Proposed federal law could change how police perform civil forfeitures

Published: Jul. 20, 2017 at 3:48 PM EDT
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By: Jake Stofan | Capitol News Service

July 20, 2017

TALLAHASSEE, Fla. (CNS) -- Under Florida law, police must first make an arrest in order to seize assets from a person, with some exceptions.

A proposed federal policy from U.S. Attorney General Jeff Sessions would allow police to seize assets without any evidence - if they are willing to share the goods with the federal government.

Richard Greenberg, a local criminal defense attorney, is concerned the new policy would create scenarios where people’s assets could be taken in a way not allowed under Florida law.

"An innocent owner can have their property seized and then they have to fight to try and get that property back," Greenberg explained.

In 2016, State Senator Jeff Brandes sponsored a unanimously approved piece of legislation that created the restrictions on civil forfeiture in Florida. Now, he fears Session's proposal would damage the state's control over the practice.

The 2016 law requires an arrest before property can be seized. It also requires local agencies to begin reporting seizures to the state. The first report from that law is due in October.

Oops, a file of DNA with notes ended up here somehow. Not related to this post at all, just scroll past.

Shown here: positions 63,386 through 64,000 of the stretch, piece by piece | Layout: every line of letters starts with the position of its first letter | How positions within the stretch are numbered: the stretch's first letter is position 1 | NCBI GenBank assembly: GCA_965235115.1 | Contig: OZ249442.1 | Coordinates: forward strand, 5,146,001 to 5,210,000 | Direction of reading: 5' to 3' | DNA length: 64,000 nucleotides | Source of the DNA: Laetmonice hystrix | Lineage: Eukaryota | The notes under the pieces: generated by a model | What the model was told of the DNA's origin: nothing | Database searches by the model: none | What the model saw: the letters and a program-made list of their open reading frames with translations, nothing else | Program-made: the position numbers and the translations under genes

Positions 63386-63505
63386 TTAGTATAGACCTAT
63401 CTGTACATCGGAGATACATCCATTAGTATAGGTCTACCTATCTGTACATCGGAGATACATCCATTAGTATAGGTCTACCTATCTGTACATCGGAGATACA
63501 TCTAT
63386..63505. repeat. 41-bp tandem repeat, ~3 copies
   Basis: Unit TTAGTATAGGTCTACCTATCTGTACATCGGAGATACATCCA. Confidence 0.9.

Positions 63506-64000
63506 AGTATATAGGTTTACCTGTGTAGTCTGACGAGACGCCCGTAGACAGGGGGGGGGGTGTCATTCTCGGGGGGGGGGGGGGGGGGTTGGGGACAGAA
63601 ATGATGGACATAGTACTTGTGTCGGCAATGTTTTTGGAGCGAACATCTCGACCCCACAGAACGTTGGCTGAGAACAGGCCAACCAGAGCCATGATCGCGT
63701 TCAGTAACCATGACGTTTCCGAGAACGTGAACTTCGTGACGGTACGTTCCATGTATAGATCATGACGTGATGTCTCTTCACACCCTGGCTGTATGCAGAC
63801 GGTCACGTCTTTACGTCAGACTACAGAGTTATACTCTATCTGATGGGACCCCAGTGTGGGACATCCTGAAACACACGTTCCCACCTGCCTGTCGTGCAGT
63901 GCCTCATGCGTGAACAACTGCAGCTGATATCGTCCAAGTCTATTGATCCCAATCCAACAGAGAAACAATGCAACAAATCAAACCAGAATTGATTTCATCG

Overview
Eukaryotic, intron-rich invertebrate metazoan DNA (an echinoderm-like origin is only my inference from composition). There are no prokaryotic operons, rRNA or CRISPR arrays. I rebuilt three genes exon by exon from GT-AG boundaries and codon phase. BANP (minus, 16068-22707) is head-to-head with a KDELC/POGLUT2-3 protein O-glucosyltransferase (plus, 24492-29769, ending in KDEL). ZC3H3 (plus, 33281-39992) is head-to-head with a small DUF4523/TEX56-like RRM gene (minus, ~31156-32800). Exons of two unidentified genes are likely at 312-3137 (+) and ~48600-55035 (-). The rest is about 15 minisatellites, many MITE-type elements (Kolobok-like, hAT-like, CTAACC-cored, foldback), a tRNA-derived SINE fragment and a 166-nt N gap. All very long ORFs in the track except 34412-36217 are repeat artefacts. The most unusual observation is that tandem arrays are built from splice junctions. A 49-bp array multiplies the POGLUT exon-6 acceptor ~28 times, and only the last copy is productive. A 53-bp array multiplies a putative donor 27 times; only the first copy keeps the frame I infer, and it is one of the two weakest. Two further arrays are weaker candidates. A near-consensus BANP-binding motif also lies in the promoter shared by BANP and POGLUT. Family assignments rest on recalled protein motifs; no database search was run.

Orange County Sheriff and president of the Florida Sheriff’s Association Jerry Demings says the proposed federal policy change includes a number of restrictions and safeguards, which he believes will prevent misuse of civil forfeitures.

“I don't see it as opening anything up. To the contrary, it really tightens the rules up,” Demings says.

Still, Greenberg says any expansion to civil forfeiture could open the door to abuse.

“It's been called 'policing for profit,' where law enforcement agencies are more concerned about seizing assets to fund their own operations than they are for public safety,” Greenberg said.

Nearly half of the states have passed laws restricting civil forfeiture, and Florida's law is not the most restrictive.

According to the Florida Sheriff's Association, local law enforcement would only be able to side-step the state law in cases where an agency is working directly with Federal Law Enforcement.